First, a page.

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BREAST IN SHOW
O'Connell & Company proudly presents BREAST IN SHOW The musical that gives voice to someone you know! written by Lisa Hayes music and lyrics by Joan Cushing Conceived by Eileen Mitchard
SEPTEMBER 29 – OCTOBER 30, 2016
“It profiles real people using humor to cope with the realities of the disease.” Eileen Mitchard
Why Am I So Happy?
Do you speak Affirmations? Affirmations are statements that help you to focus your day around the ways in which you aspire to be. Affirmations are like mantras. Here are a few examples:
• I choose to be happy.
• I surround myself with things that make me smile.
• While busy, I take time to be grateful.
Dr. Noah St. John, the author of Afformations. (Yes, this is spelled correctly). In the author’s view, it is a word for affirmations that have taken solid form). Noah St. John has found a way to make affirmations much more enduring and more manifesting. While in the shower one day, the author was contemplating why it was that all the things he’d been doing to manifest (bring about) a better, happier, more satisfying life did not seem to have the impact he’d hoped for. He also is a strong proponent of and a believer in the law of attraction. Yet having and using a Vision Board, reciting daily affirmations, keeping a positive attitude, and inviting in the very things he wanted in his life—though helpful and clearly important to him—did not seem to have invoked the Universe to move in his favor in significant ways. He felt stuck in his life-as-usual status. He wondered why, why, why?
Suddenly it came to him that he needed to turn his affirmations upside down, and instead of making statements of how he thought things should be, that instead, he should form his thoughts into questions. The reason was simple. Our brains will work really hard at trying to answer our questions---we seem to be wired that way.
As our brains provide thought energy, that energy connects with the universal energy surrounding us. And like-energy attracts more of the same.
So instead of repeatedly saying, “I choose to be happy”, he asked, “Why am I so happy?” And immediately the brain went into analysis gear and started to provide answers, like,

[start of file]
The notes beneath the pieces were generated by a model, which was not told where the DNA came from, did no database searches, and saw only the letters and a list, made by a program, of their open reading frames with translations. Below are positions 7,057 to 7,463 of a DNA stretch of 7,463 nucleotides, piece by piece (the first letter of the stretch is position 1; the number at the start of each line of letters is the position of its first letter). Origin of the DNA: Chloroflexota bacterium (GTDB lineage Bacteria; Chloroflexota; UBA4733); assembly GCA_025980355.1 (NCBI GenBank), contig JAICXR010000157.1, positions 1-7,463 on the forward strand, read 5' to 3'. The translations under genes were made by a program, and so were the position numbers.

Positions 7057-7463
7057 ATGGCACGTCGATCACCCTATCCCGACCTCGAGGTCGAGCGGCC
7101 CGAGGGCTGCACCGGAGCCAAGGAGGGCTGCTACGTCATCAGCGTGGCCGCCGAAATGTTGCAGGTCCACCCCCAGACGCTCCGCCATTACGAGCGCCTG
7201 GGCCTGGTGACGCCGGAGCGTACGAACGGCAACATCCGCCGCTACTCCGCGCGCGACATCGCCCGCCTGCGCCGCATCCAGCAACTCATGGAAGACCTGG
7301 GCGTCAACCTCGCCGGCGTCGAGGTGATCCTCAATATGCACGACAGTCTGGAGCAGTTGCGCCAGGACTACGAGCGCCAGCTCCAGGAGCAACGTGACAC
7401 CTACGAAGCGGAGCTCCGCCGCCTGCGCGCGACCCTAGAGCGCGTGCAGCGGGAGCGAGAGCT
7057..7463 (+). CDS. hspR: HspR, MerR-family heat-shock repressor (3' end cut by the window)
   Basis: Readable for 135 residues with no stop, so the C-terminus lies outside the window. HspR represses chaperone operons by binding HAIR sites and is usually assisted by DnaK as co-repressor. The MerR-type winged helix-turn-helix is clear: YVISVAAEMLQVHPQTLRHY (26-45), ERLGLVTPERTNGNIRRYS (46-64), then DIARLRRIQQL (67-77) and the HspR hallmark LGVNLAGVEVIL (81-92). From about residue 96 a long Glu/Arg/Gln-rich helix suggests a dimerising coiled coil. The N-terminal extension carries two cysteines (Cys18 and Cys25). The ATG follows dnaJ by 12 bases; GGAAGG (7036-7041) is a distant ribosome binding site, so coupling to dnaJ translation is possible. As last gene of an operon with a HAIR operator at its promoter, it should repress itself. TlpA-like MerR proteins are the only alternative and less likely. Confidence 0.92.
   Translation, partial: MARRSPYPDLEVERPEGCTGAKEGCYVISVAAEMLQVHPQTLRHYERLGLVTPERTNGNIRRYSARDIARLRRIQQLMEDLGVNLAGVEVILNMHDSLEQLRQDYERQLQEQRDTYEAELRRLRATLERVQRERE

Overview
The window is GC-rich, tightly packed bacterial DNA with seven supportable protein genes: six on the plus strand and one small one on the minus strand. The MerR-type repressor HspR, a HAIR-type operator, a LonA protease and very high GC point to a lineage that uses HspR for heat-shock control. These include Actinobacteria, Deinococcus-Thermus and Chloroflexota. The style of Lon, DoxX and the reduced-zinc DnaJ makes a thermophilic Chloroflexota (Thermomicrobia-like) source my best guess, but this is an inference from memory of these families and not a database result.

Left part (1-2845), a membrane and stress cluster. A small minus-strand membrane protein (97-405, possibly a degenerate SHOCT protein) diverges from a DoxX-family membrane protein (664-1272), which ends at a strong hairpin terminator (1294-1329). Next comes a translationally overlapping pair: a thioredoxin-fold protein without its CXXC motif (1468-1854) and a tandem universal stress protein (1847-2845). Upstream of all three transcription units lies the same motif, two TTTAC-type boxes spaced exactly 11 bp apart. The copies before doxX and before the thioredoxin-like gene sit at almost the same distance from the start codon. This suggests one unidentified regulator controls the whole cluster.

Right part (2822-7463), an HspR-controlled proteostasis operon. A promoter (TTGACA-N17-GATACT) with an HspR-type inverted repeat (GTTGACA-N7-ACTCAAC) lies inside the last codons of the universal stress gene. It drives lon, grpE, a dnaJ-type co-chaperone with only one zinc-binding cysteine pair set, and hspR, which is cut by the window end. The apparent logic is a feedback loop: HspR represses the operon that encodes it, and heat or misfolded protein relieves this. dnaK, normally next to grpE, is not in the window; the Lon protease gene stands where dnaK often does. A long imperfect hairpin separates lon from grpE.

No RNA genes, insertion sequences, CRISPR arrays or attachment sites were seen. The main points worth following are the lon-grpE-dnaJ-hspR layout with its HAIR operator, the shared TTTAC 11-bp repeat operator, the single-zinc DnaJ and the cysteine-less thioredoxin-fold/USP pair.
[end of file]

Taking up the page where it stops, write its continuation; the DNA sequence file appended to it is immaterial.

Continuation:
…because it is a beautiful day and I know how to enjoy it.
…because I have much for which to be thankful, including abundance.
…because I have landed in a good job, actually have been led to it;
…because I find value in my work and I know I am in service to others.
The other day, my daughter pulled out a book and looked at me in a strange way. She then, held up the book saying, "what's this mom"? I looked over and couldn't believe my eyes. The book in question, was a phonebook. It was in that moment that I realized, why WOULD my 10 year old daughter know what a phonebook was?? In her world, and to a great many adults as well, they were pretty much obsolete. Simply put, there really isn't a need for one at her age.
We are raising a generation that only relies on their technology. Soon, there will be no point in printing/publishing them at all. Hardly anybody uses them now. The same could be said about books in general. I barely see anybody picking up a book to read. Rather, we all seem to be glued to our smart phones, pads, and laptops.
Ok, so technology is really convenient. But, is it healthy for us to depend so much on these technological devices? What happens if there's a worldwide power outage? Everybody would be lost. We would not know how to travel without the GPS that we totally love. In order to reach our destination, we might actually have to pull out a map. Dare I ask if our youngsters have ever laid their eyes upon one, were it not for the occasional use of one by a teacher, when pertinent to subject area. Finding out what movies are out, along with starting times for each, may very well leave them clueless. Let's face it, it may sound crazy, but perhaps we depend on our electronic devices way too much.
There's something about picking up a real book, sitting down In a comfy place, and reading it. I remember as a child taking books like, "Little House on the Prairie" and reading every one of them. I'd go up into my room and sit on my bed with a blanket. Then, I would read for hours, cover to cover. When the book was finished, I felt so satisfied, having that feeling of being taken away to another place, learning about new and interesting things. I was intrigued with the various ways in which people lived, spoke to each other, and respected one another, "once upon a time."
There is something to be said about libraries. Kids feel a sense of ownership when they get a library card. In a sense, it's making our children feel a measure of independence, responsibility, and intelligence. Think about it, children get their own library card. It enables them to have a world of information & education at their fingertips.
I once read a book titled, "450 Degrees Fahrenheit" by Ray Bradbury. In it, books were no longer allowed. Rather than becoming educated, informed, and prone to questioning society or governing laws, people were fed entertaining, mindless propaganda. In doing so, these distractions made it easier to maintain a communist like regime.
With new technological advances growing daily in leaps & bounds, I can't help but wonder if we are eventually going to lose the crux of human relations. It is true, we communicate with people everyday at the push of a button. However, the personal benefits and value of sitting down person to person, looking at facial expressions, body language and all, seems to be getting lost somewhere in our wireless world.
Angie R. Lucarini
Sent from my iPad (Angie R. Lucarini)